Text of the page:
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Non-Review Review: The Nun

Nobody really talks about how strange The Conjuring is.

James Wan has effectively managed to fashion Hollywood’s second most successful shared universe from a variety of old-fashioned horror tropes stitched together with a more modern blockbuster aesthetic. The films in franchise – which include The Conjuring 2, Annabelle and Annabelle: Creation – are remarkable because they seem like such a strange basis for a twenty-first century blockbuster franchise. They are all period piece jump-scare driven retro jorror movies that are produced with a very slick and modern sensibility.

Bad habits.

The Nun is another worthy (and interesting) addition to that canon. As with the other films in the series, its basic structure wields more modern storytelling and filmmaking techniques to a more classic horror tone. As with the other films, the production team also understand the appeal of a certain level of variety within that familiar template. The Conjuring was a throwback to beloved seventies haunted house films, Annabelle set its horror against the backdrop of the sixties, The Conjuring 2 moved to England and Annabelle: Creation unfolded against the backdrop of rural America.

The Nun evokes gothic horror. Set in a creepy abbey in Romania during the fifties, following an investigator dispatched from the Vatican to investigate the suicide of a young nun, The Nun thrives in this environment with this iconography. The Nun falters a little bit in its storytelling, especially its exposition, and it stumbles a little bit when it comes to building a climax that works as both an action film and as a horror. However, the film is canny enough in its choice of setting and imagery that it never completely comes apart.

Who goes stair?

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Non-Review Review: Mea Maxima Culpa – Silence in the House of God

This film was seen as part of the Jameson Dublin International Film Festival 2013.

It’s very hard to know how to react to the seemingly bottomless pit of sex abuse allocations that have surfaced against the Catholic Church over the past couple of decades. Mea Maxima Culpa reveals that not only does the institutional abuse reach far into the past of the religious organisation, but that the Vatican was aware of these betrayals and violations of trusts for forty years. Mea Maxima Culpa is brutally candid in the way that it exposes the steps that the Catholic Church took to insulate and protect itself from these allegations and insinuations, even pointing out that most modern concessions and apologies are more concerned about the violation of the sanctity of the priesthood than with the damage done to the victims.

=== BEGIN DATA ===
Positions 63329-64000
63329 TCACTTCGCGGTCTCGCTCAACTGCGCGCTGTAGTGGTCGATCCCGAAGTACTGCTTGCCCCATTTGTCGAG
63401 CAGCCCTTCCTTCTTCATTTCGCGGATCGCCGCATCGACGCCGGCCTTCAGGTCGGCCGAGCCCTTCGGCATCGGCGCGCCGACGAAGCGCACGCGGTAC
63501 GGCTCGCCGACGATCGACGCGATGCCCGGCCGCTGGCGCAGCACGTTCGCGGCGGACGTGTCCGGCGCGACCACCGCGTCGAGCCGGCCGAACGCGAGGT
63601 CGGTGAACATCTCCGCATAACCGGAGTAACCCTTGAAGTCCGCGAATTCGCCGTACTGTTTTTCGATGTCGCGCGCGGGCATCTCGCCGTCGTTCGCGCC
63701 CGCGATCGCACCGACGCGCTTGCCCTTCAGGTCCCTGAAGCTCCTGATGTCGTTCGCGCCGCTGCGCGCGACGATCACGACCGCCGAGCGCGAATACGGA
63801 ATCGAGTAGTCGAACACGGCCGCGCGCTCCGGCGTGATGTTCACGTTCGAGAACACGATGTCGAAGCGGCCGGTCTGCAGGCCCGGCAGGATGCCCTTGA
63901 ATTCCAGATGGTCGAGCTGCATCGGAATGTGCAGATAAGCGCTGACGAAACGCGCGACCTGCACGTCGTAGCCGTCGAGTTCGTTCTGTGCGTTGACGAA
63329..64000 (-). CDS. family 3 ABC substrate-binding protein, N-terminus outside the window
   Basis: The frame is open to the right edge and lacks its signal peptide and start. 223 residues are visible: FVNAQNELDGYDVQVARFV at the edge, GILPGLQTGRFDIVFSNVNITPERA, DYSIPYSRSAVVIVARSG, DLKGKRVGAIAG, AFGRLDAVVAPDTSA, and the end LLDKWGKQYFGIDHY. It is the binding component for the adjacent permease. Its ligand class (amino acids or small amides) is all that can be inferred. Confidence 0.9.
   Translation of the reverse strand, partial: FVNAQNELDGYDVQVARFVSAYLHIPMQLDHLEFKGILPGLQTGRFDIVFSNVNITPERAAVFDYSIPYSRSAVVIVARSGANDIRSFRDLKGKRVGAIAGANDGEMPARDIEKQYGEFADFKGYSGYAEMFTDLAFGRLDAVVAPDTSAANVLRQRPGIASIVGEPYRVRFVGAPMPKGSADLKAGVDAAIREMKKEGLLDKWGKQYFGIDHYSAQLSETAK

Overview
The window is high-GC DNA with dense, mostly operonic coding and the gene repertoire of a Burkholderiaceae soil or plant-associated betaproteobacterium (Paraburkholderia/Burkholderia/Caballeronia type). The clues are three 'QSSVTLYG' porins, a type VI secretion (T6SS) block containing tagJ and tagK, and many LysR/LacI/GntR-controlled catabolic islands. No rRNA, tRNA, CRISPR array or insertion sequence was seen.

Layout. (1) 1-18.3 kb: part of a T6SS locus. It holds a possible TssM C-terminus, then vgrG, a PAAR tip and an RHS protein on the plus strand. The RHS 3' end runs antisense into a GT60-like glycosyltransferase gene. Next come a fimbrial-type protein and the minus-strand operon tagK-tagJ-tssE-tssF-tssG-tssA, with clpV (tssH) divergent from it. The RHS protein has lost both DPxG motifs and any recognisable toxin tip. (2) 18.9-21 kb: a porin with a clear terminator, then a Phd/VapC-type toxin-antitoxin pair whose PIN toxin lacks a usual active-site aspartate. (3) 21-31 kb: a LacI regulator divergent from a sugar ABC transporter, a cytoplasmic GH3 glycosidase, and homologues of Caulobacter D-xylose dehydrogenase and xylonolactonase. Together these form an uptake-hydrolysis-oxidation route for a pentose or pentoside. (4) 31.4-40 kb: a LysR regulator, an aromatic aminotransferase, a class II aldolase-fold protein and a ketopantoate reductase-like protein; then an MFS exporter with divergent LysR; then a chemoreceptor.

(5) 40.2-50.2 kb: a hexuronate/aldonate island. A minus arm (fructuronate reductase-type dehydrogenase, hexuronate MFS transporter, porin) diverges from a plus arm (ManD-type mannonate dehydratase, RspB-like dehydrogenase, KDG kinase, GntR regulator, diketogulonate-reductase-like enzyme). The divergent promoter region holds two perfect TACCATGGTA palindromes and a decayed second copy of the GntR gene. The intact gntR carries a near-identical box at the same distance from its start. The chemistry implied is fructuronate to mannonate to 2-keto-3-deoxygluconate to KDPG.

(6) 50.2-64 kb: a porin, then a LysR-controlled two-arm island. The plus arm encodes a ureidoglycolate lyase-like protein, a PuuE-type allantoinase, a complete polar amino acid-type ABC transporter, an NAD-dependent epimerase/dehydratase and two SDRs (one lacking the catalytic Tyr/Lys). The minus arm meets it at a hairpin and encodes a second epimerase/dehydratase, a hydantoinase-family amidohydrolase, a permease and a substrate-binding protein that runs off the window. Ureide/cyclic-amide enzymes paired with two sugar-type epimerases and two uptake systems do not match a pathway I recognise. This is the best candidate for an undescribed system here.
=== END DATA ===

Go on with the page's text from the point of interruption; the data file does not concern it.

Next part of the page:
Mea Maxima Culpa is rough and overwhelming at times, but it’s hard to fault the documentary for this candid approach to the most uncomfortable subject matter. It’s well-constructed, thoughtful and also quite affecting – a powerful piece of documentary cinema that really exposes the true extent of a problem that has only been acknowledged in the past decade or so.

meamaximaculpa6

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The Vatican and Cinema…

A whole host of on-line news sources have jumped upon the review of Avatar which appeared in L’Osservatore Romano, the Vatican’s official daily paper – though it’s been somewhat distorted as it filters through the the huge game of Chinese whispers that is the internet. The paper wasn’t exactly thrilled with the movie’s political undertones, but it acknowledged, as we all must, that it was incredibly beautiful. It’s just interesting how the Vatican’s opinions on popular culture – such as the reversal of their position on the paganism of the Harry Potter series, for example – have become an interesting point of discussion and on-line debate over the last year or so.

Look, kids! Priests can be hip, like... Ewan McGregor, right? The kids still like Ewan McGregor, don't they?

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Making Faith Cool Again, One Franchise at a Time…

Harry Potter and the Half-Blood Prince has dominated the news this week. Maybe that’s why I haven’t got anything majorly interesting to write on. Don’t get me wrong, I don’t hate the franchise. It’s perfectly unobjectionable entertainment. It’s just nothing too exciting or interesting to me. Anyway, one piece of Potter news that has grabbed my attention is an endorsement from a most unlikely source. Yes, the Catholic Church is trying to be cool again and they like Harry Potter.

Buddy Christ

Buddy Christ

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